Israeli police will investigate the journalist’s funeral

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JERUSALEM – Israeli police on Saturday decided to investigate the behavior of their officers who attacked the funeral of a slain Al Jazeera journalist, leaving a brief casket of mourners during a ceremony in Jerusalem.

Police forces beat the lathus at the beginning of the funeral procession of Shirin Abu Akleh, who said that eyewitnesses killed Israeli troops during the raid on the West Bank on Wednesday.

The tragic scene of the funeral, and the death of the 51-year-old Palestinian-American journalist, has drawn worldwide condemnation and calls for an investigation, including by the United States and the United Nations.

In a statement on Saturday, Israeli police said their commissioner had ordered an investigation that would be completed in the coming days. “The Israeli police support its police officers, but as a professional organization that seeks to learn and improve, it will also learn from the incident,” the statement said.

Police say they used force because hundreds of “rioters tried to sabotage the event and harm police.”

The attack on the funeral has added to the sense of grief and anger that followed the death of Abu Akleh, a veteran journalist and a family name across the Arab world. They also paint a picture of deep sensitivities over East Jerusalem – a claim both Israel and the Palestinians claim and has repeatedly fueled violence.

Before the burial, a large crowd gathered to take his casket from a hospital in East Jerusalem to a Catholic church in the nearby Old City. Many mourners held Palestinian flags, and the crowd shouted: “We sacrifice our souls and blood for you, Shirin.”

Shortly afterwards, Israeli police pushed the mourners and entered the club. As the helmet-clad rioters approached the police, they hit the palbears, causing one person to lose control as the casket fell to the ground. Police tore down Palestinian flags and hurled grenades to disperse the crowd.

On Friday, Secretary of State Anthony Blinken said the U.S. administration had “trouble seeing the image of Israeli police intrusion at the funeral of Abu Akleh, who was also an American citizen.” “Every family deserves to give their loved ones a dignified and uninterrupted rest,” he tweeted.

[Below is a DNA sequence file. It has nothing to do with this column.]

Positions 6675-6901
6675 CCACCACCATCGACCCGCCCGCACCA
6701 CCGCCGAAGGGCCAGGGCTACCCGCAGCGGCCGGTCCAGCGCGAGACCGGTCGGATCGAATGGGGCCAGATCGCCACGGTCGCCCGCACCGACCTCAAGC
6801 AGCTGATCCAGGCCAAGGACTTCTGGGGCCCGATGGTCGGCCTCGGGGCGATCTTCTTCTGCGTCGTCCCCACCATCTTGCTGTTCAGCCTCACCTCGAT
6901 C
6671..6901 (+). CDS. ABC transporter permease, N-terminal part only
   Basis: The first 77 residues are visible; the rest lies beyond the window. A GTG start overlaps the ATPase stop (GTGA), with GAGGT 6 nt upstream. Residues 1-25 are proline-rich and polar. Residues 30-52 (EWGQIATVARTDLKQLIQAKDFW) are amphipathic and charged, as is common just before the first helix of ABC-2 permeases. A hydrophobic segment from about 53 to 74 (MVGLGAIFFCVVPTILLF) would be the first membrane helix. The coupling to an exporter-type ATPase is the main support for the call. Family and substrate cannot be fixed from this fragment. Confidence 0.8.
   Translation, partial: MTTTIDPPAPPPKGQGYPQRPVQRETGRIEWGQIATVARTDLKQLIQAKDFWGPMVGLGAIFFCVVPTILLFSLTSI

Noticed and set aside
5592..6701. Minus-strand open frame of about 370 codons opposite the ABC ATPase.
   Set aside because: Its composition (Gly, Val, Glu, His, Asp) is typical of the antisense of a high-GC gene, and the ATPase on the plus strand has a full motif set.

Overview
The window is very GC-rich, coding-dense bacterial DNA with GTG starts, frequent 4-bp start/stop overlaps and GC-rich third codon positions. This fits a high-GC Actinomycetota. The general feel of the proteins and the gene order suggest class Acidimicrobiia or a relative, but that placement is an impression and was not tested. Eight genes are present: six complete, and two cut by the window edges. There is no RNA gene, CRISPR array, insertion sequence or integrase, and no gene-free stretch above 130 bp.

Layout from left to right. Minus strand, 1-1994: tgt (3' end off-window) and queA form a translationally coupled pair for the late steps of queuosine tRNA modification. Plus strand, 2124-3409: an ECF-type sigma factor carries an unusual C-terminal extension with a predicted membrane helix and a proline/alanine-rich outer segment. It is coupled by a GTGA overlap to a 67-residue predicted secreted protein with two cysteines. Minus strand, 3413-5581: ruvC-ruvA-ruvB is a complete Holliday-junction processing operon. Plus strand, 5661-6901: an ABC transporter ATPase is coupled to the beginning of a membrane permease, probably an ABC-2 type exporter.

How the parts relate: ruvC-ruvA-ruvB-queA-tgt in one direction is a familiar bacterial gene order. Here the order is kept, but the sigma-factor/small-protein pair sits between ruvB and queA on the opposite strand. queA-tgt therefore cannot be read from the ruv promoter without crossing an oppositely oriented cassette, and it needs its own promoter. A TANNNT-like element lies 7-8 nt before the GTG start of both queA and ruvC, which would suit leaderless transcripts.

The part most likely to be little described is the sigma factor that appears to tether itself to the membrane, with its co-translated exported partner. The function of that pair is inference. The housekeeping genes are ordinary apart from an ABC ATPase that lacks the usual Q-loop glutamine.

A unanimous condemnation came from the UN Security Council on Friday, which issued a rare statement calling for an “immediate, thorough, transparent and impartial investigation into his death.”

Towards the end of Friday, the Palestinian public prosecutor said that preliminary investigations showed that Abu Akleh had been killed by deliberate gunfire from Israeli troops. The prosecutor said the investigation would continue. The Israeli military said Friday that he had been killed during a shootout with Palestinian militants and could not determine the source of the gunfire.

Israel has called for a joint investigation with the Palestinian Authority and the transfer of the bullet for forensic analysis to determine who fired the deadly rounds. The PA declined, saying it would conduct its own investigation and send the findings to the International Criminal Court, which is already investigating possible Israeli war crimes.

PA and Al Jazeera, which have long had strained relations with Israel, have accused Israel of deliberately killing Abu Akleh. Israel denies the allegations.

Abu Akleh was a member of the small Palestinian Christian community in the Holy Land. Palestinian Christians and Muslims marched side by side in a demonstration of unity on Friday.

He was shot in the head during an Israeli military operation in the West Bank town of Jenin on Wednesday morning.

Contributed by Fares Akram, an Associated Press writer in Hamilton, Ontario.

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